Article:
The premise of Stargate is simple. A long time ago, a humanoid race (the Ancients) strategically placed gateways in different parts of the universe. The Stargates on Earth are controlled by the United States, and teams are sent to explore other planets. Stargate SG-1 was a spin-off of the movie Stargate, and ran for 10 successful seasons on SyFy. It followed various teams who traveled the galaxy and defended Earth from alien threats.
Syfy decided to try a darker, edgier version of Stargate SG-1 where a crew is stranded in space. The gripping Stargate Universe pilot starts out with a base being attacked. This forces a mix of civilians, scientists and military personnel through a Stargate to save their own lives. They wind up billions of light years from home on a mysterious Ancient spaceship named Destiny. Unable to return to Earth, these people must let Destiny follow its predetermined course while trying to survive.
The first three episodes of SGU are spent frantically trying to fix something on the ship. This immediately grabs you and pulls you into the show. You have no time to process what is happening on the screen. SGU throws you right in the middle of a crisis with no back-story and no explanation. Even so, I managed to follow along just fine with my limited amount of Stargate knowledge. One of the more enjoyable parts of this show is the wildly appropriate soundtrack. The eclectic music choices set the perfect tone for each event. I became enamored with Alexi Murdoch after hearing the song “Breathe” in the third episode.
Unlike the Stargate SG-1 of yesteryear, SGU concentrates more on the characters than on the plotlines. Its predecessor had a habit of getting caught up in overly elaborate plots while paying no attention to the characters. SGU takes its time, but eventually gives you insight into all of the main characters backgrounds. The character development is strong, and dialogues frequently sizzle with emotion. SGU shows us exactly how humans react in life or death situations. Some of them stand strong, while others crack under the pressure. How long would you be able to handle the stress of knowing that you may never see Earth again?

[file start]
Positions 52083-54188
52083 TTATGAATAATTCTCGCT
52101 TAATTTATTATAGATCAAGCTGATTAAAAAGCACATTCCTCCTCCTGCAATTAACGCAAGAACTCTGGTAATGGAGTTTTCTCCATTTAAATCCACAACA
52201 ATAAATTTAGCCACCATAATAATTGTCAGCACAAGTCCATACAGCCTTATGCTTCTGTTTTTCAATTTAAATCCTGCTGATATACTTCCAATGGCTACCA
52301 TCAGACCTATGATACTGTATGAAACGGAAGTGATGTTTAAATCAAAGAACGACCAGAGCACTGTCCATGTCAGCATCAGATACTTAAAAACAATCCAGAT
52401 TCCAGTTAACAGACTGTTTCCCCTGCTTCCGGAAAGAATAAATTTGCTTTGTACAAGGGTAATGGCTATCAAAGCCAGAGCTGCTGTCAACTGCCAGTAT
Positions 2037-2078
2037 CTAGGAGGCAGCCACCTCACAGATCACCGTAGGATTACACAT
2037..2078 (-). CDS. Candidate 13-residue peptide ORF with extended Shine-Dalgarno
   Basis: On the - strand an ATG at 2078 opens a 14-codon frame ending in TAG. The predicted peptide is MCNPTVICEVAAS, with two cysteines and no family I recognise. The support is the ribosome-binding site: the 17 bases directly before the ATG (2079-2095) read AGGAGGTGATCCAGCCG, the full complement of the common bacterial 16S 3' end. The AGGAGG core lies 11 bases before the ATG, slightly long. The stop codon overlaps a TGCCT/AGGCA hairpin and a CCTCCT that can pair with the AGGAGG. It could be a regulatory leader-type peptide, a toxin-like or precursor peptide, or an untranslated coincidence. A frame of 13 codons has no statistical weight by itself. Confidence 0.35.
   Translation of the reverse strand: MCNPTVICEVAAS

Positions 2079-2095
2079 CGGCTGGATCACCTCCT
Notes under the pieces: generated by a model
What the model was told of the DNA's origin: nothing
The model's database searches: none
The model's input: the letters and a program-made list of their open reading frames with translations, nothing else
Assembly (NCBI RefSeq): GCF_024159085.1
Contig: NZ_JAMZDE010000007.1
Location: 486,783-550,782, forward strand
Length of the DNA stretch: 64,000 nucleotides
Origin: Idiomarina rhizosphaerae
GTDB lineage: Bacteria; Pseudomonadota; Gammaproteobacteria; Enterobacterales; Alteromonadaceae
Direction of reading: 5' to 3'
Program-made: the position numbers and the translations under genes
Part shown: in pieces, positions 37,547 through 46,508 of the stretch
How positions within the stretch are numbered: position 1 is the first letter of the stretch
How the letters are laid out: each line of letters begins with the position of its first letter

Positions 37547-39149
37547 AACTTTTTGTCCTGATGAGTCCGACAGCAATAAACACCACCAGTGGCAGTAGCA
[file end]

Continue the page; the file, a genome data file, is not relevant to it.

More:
The show is especially riveting thanks to the chemistry between Dr. Nicholas Rush, a genius/scientist, and Eli Wallace, a genius/slacker. I identified Robert Carlyle immediately from his role as the tortured villain in James Bond’s The World is Not Enough. Rush’s intensity is what helps push this show into the fantastic column. The chemistry between these two is witty and entertaining. You will enjoy watching Rush descend further into his own head while trying to save the ship. Simultaneously, Eli actually begins to use his brain, and realizes just how much of a genius he really is.
The most interesting character on the show is the ship itself. Destiny is an empty vessel floating through the stars on a course that no one can understand. She holds many secrets, and reveals them excruciatingly slowly. Although everyone desperately wants to get off of the ship, most of them are still intrigued by the answers it holds.
There have been reactions to the show saying that it’s boring, or that it is hard to identify with the characters. Personally, I enjoyed it so much that I watched every available episode within a week. I suggest viewing the first three episodes in a row to get the full effect of the show. Immerse yourself in this frantic world, and learn what it feels like to be living off of hope.
Fun fact: Destiny is the spitting image of Thor’s hammer, Mjöllnir.
Stargate Universe airs Tuesdays at 9 p.m. EST on Syfy.